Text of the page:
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Of all the amazing new developments in 3D printing, the advancements in the field of medicine are the most outstanding for obvious reasons. It seems like every week doctors and scientists are announcing new applications for this technology and with it, changing the lives of people suffering from complicated conditions. 3D printed surgical aides are being used more and more by doctors attempting difficult procedures and the results have been very positive. 

3D print MySpine & MyKnee

Medacta is a joint and spine surgical product manufacturer that recently announced the successful completion of two spinal surgeries in the USA using its MySpine patient-matched surgical guides.

By using 3d scanning to reconstruct a precise digital replica of the patients spine and then using rapid 3D printing technology to fabricate the surgical guide, Medata intend to improve accuracy, efficiency and increase the chances of positive outcomes of difficult procedures. Medata’s MyKnee line of 3D printed surgical aides uses the very same technology and has already been implemented in over 15,000 successful knee surgeries.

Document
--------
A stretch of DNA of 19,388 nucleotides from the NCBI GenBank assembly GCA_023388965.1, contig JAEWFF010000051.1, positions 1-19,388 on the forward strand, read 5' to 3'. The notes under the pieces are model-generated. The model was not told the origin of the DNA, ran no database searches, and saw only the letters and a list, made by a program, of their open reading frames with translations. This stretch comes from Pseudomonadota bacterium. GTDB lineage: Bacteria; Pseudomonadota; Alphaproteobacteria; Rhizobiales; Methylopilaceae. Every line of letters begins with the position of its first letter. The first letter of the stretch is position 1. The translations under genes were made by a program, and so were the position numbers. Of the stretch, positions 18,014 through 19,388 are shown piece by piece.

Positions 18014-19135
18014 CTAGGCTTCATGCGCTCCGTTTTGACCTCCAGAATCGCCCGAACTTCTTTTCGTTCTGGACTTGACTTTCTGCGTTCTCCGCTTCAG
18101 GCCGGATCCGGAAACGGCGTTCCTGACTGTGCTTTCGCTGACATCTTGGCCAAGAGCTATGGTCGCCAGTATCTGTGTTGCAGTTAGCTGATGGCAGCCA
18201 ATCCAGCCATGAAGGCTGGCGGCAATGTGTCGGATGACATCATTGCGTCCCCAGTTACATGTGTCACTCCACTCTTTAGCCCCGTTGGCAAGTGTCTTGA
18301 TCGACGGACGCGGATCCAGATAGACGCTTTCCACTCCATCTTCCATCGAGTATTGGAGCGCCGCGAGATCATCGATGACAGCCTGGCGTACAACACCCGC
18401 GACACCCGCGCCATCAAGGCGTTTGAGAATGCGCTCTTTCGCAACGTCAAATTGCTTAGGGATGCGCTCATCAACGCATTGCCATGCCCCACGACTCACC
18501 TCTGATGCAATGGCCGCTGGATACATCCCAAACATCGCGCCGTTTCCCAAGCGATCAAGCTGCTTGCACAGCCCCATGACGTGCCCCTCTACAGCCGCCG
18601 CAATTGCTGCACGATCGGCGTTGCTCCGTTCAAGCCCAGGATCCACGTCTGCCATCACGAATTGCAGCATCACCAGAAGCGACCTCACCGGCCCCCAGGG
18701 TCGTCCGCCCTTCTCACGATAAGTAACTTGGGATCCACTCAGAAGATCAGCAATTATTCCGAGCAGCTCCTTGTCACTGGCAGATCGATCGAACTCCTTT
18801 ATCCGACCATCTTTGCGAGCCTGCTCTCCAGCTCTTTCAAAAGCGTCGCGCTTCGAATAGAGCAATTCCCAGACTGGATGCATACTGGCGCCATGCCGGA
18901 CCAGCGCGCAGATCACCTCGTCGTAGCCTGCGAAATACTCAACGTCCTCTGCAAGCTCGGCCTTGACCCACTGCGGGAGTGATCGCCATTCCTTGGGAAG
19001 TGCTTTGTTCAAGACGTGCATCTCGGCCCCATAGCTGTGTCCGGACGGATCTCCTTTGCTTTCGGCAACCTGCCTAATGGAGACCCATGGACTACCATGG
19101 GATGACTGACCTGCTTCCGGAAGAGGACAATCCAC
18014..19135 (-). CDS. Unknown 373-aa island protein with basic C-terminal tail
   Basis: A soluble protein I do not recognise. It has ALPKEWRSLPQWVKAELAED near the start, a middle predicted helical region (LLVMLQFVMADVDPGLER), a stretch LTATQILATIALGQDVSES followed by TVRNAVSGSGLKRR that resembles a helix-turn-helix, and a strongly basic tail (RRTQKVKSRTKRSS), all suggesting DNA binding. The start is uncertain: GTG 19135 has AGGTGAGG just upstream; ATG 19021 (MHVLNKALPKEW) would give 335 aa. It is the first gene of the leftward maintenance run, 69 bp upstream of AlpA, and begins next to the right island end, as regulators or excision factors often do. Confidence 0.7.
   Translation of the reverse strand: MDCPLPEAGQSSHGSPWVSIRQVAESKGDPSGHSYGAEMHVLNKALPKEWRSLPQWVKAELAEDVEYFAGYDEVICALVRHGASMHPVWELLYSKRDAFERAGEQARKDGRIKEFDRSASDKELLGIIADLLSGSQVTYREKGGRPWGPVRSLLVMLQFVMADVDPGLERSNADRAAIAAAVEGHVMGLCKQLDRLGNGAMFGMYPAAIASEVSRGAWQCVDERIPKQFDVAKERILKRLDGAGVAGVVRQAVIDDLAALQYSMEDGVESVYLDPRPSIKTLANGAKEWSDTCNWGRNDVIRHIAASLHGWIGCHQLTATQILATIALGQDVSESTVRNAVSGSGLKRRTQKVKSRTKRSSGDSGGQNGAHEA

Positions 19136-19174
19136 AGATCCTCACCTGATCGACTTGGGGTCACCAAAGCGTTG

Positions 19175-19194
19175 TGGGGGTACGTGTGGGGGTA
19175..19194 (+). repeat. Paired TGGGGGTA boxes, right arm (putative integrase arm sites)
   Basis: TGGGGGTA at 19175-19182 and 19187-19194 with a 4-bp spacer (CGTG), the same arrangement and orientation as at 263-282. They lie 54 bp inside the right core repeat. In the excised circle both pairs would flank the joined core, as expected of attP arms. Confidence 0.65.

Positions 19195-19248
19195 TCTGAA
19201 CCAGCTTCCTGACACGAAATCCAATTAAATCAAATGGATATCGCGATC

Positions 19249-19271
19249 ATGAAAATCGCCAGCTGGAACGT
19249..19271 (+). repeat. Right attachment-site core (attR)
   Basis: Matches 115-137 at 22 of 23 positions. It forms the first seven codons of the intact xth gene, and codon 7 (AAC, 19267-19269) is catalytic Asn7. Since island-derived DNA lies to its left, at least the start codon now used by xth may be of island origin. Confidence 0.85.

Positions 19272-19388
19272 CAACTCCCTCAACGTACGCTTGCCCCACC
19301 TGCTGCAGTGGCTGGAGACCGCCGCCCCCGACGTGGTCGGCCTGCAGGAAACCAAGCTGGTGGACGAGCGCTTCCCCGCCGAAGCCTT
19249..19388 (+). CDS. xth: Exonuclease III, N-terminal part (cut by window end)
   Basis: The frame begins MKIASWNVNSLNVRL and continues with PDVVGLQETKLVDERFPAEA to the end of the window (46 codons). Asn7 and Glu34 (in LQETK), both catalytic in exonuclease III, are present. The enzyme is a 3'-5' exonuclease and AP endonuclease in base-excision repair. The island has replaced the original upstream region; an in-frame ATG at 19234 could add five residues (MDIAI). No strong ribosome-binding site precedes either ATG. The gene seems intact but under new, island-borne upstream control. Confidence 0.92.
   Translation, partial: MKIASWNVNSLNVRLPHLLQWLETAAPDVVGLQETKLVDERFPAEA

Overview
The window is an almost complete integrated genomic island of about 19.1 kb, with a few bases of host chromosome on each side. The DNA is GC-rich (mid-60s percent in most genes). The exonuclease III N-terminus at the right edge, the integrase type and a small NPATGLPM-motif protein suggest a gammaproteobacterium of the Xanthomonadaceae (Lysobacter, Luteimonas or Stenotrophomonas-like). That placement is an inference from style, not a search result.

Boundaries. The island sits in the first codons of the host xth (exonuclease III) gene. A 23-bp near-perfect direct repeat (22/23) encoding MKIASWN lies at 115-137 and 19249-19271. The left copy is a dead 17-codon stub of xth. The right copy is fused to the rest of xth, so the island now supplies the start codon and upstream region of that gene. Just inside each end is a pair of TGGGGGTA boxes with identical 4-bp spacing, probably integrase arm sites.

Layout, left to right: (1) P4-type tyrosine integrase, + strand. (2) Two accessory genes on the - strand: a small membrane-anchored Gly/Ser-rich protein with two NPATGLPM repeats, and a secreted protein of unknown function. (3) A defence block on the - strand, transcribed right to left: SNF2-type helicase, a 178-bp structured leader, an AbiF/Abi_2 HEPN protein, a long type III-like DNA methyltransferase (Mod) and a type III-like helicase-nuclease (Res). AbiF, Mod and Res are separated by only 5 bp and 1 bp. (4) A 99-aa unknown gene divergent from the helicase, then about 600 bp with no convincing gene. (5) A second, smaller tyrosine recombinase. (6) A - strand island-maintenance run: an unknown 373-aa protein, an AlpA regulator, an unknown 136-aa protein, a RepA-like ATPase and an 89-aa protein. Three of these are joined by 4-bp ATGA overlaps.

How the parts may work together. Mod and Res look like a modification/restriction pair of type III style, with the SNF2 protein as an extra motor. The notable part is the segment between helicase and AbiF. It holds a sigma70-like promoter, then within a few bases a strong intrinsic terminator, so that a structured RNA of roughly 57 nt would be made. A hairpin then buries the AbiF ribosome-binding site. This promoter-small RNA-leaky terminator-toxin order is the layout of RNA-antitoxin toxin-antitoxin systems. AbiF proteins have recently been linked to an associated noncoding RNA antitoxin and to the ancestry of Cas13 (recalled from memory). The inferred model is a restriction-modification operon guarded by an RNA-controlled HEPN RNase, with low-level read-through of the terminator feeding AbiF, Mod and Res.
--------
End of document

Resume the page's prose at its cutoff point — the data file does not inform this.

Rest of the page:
Orthopedics This Week singled out MySpine as one of the best new technologies for spine care in 2014. The award is given to products that show innovative spine surgery uses by a panel of surgeons and venture capitalists who work closely with the spinal health care technology market. 

For more in depth information on Medata’s great work, here is a link to a study in the Journal of Spinal Disorders and Techniques which details the clinical experience of MySpine.

3D printing used in face transplant surgery

The surgical team from the applied imaging science laboratory at Brigham and Women’s Hospital (BWH) have used 3D modeling technology to assist in a full facial transplant of a woman whose face was disfigured by an attack with an industrial-strength lye. Although we have seen 3D printed skulls used as surgical guides before, the team at BWH have gone that step further and developed a way to print soft tissue. This has allowed surgeon’s to better understand the state of the soft tissue at various stages of time.

Dr. Rybicki explained that bringing the 3D-printed models of the bones structure together with the soft tissue 3D printed into a single piece gives an unprecedented view of how the full transplant will fit. “With a second printed model of the bones of the skull, the soft tissues can be manipulated and studied like a mask.”